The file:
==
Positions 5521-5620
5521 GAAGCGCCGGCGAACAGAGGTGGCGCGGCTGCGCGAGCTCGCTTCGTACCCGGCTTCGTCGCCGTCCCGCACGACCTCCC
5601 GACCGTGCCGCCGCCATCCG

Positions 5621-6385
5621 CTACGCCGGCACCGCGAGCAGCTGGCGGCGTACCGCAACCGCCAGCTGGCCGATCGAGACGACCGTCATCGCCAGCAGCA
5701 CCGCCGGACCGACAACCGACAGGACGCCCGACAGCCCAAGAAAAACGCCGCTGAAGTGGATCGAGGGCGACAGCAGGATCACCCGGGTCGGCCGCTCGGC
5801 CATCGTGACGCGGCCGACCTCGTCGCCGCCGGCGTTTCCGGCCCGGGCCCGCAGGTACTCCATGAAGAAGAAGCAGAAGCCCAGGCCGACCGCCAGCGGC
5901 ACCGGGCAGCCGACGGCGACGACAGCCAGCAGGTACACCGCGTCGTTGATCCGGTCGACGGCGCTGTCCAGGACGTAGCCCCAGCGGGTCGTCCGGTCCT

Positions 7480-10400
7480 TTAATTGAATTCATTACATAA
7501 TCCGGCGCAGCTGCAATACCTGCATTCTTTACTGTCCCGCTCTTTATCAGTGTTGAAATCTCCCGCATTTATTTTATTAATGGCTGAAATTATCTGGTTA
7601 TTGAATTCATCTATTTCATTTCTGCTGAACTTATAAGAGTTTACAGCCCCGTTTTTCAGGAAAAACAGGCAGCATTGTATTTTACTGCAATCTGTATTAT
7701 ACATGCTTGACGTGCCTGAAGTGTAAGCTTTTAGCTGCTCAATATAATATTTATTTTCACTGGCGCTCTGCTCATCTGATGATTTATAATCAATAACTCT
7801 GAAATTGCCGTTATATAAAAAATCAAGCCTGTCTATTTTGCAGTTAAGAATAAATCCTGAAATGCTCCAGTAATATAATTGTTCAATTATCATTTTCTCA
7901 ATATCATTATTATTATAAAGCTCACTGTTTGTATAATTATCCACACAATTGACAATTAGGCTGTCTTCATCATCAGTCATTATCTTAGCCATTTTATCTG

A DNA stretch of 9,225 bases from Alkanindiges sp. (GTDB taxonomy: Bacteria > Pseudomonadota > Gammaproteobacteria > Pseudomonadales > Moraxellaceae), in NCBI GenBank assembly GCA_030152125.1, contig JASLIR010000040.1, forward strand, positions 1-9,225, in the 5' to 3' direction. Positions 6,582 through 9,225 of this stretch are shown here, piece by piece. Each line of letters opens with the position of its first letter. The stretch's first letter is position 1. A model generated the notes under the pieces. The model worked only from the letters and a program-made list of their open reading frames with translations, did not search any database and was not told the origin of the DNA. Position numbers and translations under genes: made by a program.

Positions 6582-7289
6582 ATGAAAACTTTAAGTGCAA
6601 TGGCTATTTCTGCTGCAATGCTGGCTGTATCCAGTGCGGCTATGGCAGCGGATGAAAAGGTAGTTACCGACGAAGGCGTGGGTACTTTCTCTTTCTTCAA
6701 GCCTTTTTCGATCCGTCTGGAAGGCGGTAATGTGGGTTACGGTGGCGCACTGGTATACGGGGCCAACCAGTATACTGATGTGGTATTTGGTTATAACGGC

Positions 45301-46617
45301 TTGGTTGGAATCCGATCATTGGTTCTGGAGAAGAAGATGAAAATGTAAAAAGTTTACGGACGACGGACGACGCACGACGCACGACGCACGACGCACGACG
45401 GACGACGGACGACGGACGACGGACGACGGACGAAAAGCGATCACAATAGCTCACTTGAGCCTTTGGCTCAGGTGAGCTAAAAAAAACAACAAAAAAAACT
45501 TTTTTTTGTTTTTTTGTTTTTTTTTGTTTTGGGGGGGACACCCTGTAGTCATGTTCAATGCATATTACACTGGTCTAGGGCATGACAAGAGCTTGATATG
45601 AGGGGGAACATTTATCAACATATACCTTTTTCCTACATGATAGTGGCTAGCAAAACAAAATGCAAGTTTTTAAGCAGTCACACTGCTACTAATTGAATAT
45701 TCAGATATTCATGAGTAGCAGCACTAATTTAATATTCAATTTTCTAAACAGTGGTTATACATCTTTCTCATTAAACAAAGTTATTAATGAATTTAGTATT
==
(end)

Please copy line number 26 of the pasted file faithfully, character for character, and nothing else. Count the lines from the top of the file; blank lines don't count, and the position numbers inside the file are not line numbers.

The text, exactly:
45701 TCAGATATTCATGAGTAGCAGCACTAATTTAATATTCAATTTTCTAAACAGTGGTTATACATCTTTCTCATTAAACAAAGTTATTAATGAATTTAGTATT